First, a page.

This feat was achieved by incorporating silver-based microparticles with bactericidal, antimicrobial and self-sterilizing properties into the rigid plastic bottles used as packaging for the milk.
The technology was developed by Nanox, which, like Agrindus, is located in São Carlos, São Paulo state.
Supported by FAPESP’s Innovative Research in Small Business (PIPE) program, the nanotechnology company is a spinoff from the Center for Research and Development of Functional Materials (CDFM), one of the Research, Innovation and Dissemination Centers (RIDCs) supported by São Paulo Research Foundation (FAPESP).
“We already knew use of our antimicrobial and bactericidal material in rigid or flexible plastic food packaging improves conservation and extends shelf life. So we decided to test it in the polyethylene used to bottle grade A fresh milk in Brazil. The result was that we more than doubled the product’s shelf life solely by adding the material to the packaging, without mixing any additives with the milk”, said the Nanox chief executive, Luiz Pagotto Simões.
According to Simões, the microparticles are included as a powder in the polyethylene preform that is used to make plastic bottles by blow or injection molding. The microparticles are inert, so there is no risk of their detaching from the packaging and coming into contact with the milk.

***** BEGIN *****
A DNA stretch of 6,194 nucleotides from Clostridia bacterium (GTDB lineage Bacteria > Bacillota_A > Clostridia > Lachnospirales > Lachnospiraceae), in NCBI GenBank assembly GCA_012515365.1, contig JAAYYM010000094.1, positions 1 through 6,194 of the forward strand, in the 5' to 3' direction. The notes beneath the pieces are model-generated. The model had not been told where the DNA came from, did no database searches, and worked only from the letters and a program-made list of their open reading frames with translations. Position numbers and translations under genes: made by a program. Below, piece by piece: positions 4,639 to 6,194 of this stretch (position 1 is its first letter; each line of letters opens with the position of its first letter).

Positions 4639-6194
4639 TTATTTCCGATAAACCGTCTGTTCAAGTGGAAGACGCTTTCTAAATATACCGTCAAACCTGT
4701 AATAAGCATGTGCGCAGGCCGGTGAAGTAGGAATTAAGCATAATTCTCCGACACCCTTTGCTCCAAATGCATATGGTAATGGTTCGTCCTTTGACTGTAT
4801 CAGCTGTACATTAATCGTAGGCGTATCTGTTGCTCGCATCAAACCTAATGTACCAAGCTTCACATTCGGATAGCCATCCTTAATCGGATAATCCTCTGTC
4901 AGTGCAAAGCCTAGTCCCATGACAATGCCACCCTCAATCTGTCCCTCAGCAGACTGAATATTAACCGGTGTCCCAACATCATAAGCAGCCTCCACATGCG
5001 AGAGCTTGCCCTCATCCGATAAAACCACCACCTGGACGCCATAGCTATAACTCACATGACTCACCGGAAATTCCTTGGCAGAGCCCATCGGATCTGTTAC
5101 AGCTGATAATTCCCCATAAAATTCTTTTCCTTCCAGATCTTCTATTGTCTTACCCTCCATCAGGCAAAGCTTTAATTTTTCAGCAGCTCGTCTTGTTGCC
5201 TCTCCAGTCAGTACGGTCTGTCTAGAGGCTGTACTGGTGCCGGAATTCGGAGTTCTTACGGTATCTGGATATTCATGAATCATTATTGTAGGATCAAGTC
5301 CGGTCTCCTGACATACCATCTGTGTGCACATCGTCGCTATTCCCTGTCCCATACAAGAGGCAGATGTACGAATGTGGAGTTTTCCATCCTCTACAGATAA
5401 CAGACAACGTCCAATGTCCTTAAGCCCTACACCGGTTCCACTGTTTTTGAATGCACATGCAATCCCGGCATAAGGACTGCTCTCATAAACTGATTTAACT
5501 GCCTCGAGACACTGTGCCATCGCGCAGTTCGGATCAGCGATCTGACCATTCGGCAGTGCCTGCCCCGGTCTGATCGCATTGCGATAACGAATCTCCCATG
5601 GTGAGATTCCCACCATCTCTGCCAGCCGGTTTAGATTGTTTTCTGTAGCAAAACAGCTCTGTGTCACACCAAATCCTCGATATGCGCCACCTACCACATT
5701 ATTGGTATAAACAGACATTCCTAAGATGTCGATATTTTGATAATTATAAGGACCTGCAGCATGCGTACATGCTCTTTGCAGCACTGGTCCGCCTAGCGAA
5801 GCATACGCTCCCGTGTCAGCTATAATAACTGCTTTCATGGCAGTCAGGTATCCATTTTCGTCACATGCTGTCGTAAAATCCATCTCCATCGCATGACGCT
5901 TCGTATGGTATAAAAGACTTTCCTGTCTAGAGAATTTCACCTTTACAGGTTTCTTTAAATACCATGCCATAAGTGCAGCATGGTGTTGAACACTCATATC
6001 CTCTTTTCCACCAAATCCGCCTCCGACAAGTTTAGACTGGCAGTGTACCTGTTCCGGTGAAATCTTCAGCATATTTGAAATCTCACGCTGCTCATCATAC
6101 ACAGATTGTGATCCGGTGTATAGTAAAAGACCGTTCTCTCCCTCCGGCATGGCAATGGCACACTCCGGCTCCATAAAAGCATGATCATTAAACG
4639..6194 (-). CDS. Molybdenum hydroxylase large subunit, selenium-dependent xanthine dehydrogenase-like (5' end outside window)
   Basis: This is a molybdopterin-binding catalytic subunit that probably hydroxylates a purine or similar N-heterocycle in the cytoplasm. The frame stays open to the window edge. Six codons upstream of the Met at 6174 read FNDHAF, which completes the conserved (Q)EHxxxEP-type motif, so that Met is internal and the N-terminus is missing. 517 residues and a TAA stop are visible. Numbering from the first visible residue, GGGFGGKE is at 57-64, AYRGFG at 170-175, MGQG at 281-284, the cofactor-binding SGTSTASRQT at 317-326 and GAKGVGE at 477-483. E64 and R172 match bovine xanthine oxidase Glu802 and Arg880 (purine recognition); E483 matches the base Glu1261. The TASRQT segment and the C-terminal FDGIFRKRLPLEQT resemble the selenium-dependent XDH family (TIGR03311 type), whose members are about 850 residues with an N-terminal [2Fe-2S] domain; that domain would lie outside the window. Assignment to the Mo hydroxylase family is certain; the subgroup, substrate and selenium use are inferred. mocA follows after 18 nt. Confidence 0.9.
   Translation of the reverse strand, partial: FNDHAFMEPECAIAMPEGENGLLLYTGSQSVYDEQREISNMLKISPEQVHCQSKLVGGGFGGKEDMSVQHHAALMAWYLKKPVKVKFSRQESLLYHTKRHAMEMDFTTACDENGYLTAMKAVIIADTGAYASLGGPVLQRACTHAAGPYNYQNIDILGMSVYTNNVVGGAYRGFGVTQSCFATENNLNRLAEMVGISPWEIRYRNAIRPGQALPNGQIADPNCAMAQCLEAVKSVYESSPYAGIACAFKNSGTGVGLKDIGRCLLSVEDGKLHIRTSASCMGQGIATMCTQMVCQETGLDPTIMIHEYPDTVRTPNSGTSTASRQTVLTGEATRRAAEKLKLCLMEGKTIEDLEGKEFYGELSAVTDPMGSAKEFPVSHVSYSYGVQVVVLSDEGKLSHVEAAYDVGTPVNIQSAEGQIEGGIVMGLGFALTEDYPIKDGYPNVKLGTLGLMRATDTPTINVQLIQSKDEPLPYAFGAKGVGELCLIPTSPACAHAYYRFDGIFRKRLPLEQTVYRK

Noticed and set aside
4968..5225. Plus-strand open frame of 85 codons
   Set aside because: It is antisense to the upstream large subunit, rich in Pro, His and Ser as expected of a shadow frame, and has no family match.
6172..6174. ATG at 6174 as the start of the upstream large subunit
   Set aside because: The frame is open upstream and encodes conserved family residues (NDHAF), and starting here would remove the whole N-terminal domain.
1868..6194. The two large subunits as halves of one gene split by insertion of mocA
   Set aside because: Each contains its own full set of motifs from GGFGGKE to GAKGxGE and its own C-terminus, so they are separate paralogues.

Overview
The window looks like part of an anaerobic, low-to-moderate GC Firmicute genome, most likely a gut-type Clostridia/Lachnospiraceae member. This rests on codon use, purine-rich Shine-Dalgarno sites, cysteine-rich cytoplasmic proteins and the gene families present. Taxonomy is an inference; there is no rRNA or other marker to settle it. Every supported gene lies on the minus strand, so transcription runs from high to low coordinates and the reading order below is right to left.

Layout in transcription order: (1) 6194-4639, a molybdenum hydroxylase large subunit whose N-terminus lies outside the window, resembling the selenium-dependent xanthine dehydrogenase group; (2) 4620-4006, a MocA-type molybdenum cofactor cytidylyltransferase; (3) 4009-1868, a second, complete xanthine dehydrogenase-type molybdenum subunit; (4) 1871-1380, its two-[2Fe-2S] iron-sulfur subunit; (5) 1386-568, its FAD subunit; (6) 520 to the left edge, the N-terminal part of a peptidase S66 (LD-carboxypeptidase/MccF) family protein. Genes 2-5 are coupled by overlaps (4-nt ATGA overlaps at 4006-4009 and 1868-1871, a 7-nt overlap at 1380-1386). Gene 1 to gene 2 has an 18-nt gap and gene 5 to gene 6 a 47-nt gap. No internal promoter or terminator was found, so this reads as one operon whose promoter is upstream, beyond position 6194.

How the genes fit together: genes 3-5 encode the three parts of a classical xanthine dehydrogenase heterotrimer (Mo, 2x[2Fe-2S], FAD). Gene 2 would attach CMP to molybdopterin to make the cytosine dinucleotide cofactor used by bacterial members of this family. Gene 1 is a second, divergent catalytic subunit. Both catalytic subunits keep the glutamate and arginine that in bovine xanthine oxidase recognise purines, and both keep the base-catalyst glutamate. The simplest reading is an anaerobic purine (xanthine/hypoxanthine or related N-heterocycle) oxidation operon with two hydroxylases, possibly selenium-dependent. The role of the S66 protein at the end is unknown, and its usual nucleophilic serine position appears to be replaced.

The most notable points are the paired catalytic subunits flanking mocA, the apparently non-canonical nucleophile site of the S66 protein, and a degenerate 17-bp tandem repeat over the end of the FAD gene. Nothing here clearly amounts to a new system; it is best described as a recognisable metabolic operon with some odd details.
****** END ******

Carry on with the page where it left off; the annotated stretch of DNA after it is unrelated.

Tests of the material’s effectiveness in extending the shelf life of fresh milk were performed for a year by Agrindus, Nanox and independent laboratories. “Only after shelf life extension had been certified did we decide to bring the material to market,” Simões said.
In addition to Agrindus, the material is also being tested by two other dairies that distribute fresh milk in plastic bottles in São Paulo and Minas Gerais and by dairies in the Brazilian southern region that sell fresh milk in flexible plastic packaging.
“In milk bags, the material is capable of extending shelf life from four to ten days,” he said.
Nanox plans to market the product in Europe and the United States, where much larger volumes of fresh milk are consumed than in Brazil.
Whole milk, known as grade A in Brazil, is pasteurised at much lower temperatures by the farmer and requires refrigeration. “Doubling the shelf life of whole milk translates into significant benefits in terms of logistics, storage, quality and food safety,” Simões said.
The company now wants to enter the United States, having won approval in 2013 from the Food & Drug Administration (FDA) to market the bactericidal material for use in food packaging.
“We’ve applied for clearance by the EPA [the Environmental Protection Agency] so that we can sell to a larger proportion of the US market,” Simões said.
Neither Brazil nor the US has clear legislation on the use of particles at the nanometer scale [a billionth of a meter] in products that involve contact with food, so the company uses nanotechnology processes that result in silver-based particles at the micrometer scale [a millionth of a meter], he said.
The core of the technology consists of coating ceramic particles made of silica with silver nanoparticles. The silver nanoparticles bond with the ceramic matrix to form a micrometre scale composite with bactericidal properties.
“The combination of silver particles with a ceramic matrix produces synergistic effects. Silver has bactericidal properties, and while silica doesn’t, it boosts those of the silver and helps control the release of silver particles to kill bacteria,” Simões added.